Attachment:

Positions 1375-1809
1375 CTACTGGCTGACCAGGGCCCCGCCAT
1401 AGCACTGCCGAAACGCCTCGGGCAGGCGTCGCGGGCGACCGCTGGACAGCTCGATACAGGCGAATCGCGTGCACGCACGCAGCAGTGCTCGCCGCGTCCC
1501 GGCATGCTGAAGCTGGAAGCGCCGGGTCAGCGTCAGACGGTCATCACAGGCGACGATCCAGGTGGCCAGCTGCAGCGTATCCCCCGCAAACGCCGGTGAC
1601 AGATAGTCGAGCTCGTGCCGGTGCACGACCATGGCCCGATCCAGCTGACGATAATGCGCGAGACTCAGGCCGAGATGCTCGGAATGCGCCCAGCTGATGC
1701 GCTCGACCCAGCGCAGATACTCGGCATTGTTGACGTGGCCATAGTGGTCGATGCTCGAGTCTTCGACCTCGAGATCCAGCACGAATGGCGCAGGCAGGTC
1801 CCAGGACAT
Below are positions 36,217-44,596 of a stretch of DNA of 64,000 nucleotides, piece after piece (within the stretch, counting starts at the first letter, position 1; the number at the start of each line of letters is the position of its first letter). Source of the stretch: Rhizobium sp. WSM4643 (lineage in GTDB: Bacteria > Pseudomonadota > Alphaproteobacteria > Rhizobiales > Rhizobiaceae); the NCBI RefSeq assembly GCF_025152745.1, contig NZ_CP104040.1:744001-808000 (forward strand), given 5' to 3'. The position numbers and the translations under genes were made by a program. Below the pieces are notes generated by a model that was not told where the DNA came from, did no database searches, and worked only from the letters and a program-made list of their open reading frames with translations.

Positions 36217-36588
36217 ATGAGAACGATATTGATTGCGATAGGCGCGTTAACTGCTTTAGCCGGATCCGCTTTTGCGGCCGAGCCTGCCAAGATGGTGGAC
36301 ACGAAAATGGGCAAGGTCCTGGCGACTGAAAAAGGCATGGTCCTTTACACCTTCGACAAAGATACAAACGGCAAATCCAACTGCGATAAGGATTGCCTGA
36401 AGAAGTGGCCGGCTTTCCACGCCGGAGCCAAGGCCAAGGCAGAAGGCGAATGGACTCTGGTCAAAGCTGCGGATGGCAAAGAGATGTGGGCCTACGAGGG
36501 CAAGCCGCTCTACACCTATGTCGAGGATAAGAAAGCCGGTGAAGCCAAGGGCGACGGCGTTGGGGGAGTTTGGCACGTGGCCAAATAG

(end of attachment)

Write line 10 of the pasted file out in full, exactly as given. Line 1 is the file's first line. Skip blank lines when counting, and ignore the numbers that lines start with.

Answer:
36217 ATGAGAACGATATTGATTGCGATAGGCGCGTTAACTGCTTTAGCCGGATCCGCTTTTGCGGCCGAGCCTGCCAAGATGGTGGAC